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Tuesday, August 23, 2011

Professional Competence in the Face of Life-Threatening Illness

The new issue of *Professional Psychology* includes an article: "Preventing Problems of Professional Competence in the Face of Life-Threatening Illness."

The authors are W. Brad Johnson & Jeffrey E. Barnett.

Psychologists are human. Like our clients, we are nearly certain to encounter difficult life stressors such as relational break-downs, emotional low points, phase-of-life problems, serious medical challenges, or the onset of cognitive decline. Sadly, being a psychologist does little to insulate us from life's tribulations.

At some point during his or her career, nearly every mental health professional will confront a significant health problem. Medical issues may run the gamut from relatively minor (e.g., pneumonia, minor surgery, thyroid dysfunction) to life-threatening (e.g., cardiovascular disease requiring open heart surgery, neuromuscular disorders with a short life-expectancy, various forms of cancer).

Because many psychologists expect to work beyond the typical retirement age, with nearly a fifth reporting that they plan to work until death (Guy, Stark, Poelstra, & Souder, 1987), the probability of life-threatening medical diagnoses occurring during the course of one's career are significant.

But even early career psychologists are vulnerable to life-altering and potentially fatal medical problems (Philip, 1993).

Recent epidemiologic data for U. S. adults between the ages of 45 and 64 indicate that 13% suffer from some form of heart disease and 9.4% have been diagnosed with cancer; between the ages of 65 and 74, these numbers jump to 25.8% for heart disease and 22.5% for cancer (Centers for Disease Control & Prevention, 2010).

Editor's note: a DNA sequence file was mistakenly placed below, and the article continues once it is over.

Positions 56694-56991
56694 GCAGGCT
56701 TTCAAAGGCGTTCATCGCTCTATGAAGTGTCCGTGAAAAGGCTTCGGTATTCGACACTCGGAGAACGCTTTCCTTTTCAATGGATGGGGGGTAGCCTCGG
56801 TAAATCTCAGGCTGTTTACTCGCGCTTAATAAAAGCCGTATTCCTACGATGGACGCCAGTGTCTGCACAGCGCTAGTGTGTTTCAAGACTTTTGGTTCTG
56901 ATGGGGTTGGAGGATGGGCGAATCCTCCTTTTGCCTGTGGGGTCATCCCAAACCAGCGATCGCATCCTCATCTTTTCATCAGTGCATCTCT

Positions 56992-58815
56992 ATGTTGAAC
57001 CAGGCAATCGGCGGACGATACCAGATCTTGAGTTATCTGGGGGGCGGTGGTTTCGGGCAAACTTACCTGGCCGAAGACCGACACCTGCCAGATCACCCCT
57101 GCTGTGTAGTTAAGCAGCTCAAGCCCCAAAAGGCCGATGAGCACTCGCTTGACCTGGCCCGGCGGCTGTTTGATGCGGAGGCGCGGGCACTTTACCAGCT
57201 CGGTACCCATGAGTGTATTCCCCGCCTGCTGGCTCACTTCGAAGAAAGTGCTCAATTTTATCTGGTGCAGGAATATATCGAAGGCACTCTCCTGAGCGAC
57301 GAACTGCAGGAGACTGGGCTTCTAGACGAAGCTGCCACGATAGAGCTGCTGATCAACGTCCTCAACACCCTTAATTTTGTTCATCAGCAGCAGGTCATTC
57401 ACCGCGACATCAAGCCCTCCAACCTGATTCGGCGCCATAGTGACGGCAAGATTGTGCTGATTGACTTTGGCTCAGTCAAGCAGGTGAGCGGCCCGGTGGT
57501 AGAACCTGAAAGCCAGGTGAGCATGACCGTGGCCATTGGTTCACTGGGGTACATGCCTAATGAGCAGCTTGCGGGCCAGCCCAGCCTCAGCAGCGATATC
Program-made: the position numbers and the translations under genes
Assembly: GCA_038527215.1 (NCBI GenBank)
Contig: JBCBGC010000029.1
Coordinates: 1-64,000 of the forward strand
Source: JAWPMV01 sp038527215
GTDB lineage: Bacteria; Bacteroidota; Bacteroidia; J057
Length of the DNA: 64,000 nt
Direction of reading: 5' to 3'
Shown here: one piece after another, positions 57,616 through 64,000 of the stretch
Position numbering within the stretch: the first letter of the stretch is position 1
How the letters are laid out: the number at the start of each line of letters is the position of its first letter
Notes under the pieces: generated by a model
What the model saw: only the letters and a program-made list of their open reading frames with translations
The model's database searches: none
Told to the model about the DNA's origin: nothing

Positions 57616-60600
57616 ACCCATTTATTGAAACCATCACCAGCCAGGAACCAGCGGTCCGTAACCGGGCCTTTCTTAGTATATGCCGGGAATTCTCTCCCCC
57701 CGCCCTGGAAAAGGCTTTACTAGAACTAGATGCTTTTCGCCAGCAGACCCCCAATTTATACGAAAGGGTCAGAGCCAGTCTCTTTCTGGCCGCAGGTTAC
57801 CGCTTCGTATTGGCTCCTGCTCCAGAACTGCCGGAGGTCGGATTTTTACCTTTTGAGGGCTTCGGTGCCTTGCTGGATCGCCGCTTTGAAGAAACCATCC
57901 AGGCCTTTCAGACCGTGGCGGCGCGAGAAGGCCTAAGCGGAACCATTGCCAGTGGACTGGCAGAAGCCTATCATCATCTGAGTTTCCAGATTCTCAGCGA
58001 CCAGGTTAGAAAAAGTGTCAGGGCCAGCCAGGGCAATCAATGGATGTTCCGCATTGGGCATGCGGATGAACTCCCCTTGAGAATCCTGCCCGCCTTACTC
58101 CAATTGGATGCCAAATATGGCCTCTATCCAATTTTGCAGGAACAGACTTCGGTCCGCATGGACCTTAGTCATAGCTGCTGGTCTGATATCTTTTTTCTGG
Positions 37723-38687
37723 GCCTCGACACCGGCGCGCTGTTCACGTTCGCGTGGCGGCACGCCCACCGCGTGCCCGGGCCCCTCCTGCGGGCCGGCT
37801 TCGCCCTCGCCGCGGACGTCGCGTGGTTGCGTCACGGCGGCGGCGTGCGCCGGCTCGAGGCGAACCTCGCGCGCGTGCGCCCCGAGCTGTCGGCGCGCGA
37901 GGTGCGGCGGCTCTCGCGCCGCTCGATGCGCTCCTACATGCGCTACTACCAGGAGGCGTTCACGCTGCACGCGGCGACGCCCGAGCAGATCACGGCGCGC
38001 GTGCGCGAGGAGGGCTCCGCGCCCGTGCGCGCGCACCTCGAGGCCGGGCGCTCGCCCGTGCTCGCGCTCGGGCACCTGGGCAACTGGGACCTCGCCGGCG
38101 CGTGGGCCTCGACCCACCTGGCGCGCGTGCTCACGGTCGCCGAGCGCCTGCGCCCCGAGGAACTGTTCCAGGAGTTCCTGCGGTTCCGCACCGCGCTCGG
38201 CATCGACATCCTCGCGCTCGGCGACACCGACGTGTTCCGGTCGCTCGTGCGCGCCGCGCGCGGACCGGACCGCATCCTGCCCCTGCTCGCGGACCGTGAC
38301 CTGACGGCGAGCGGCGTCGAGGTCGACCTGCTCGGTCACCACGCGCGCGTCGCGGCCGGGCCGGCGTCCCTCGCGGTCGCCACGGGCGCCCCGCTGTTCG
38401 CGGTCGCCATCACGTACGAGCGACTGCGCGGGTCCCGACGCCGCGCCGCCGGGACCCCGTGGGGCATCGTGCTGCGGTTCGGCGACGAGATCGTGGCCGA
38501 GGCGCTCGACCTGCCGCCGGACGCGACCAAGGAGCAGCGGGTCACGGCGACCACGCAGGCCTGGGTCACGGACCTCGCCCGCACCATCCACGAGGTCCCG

Although practitioner emotional health is considered essential and fundamental to the delivery of competent services (Vasquez, 1992), few things may threaten a psychologist's emotional stability more acutely than the diagnosis of a life-threatening illness.

Unfortunately, psychologists are not always effective when it comes to accepting their own vulnerabilities, taking time for self-care, and identifying decrements in their own competence due to either emotional or physical distress (Barnett & Johnson, 2008).

In this article, we direct our focus to the prospect of a life-threatening illness in the psychologist and the subsequent implications for professional competence.

By life-threatening we mean a terminal disease or a progressive medical condition leading to increasing disability and, in most cases, premature death.

Although psychologists are enjoined by the Ethical Principles of Psychologists and Code of Conduct (American Psychological Association; APA, 2010) to ensure their own competence, psychologists struggling with life-altering medical problems may be especially vulnerable to problems in this area.

We highlight how seriously ill and subsequently distressed psychologists may be ineffective at self-assessing and monitoring their professional competence, as well as in making essential decisions about continued clinical practice.

We conclude with numerous recommendations for psychologists designed to both prevent and manage threats to professional competence caused by a life-threatening illness.

Thanks to Ken Pope for this information.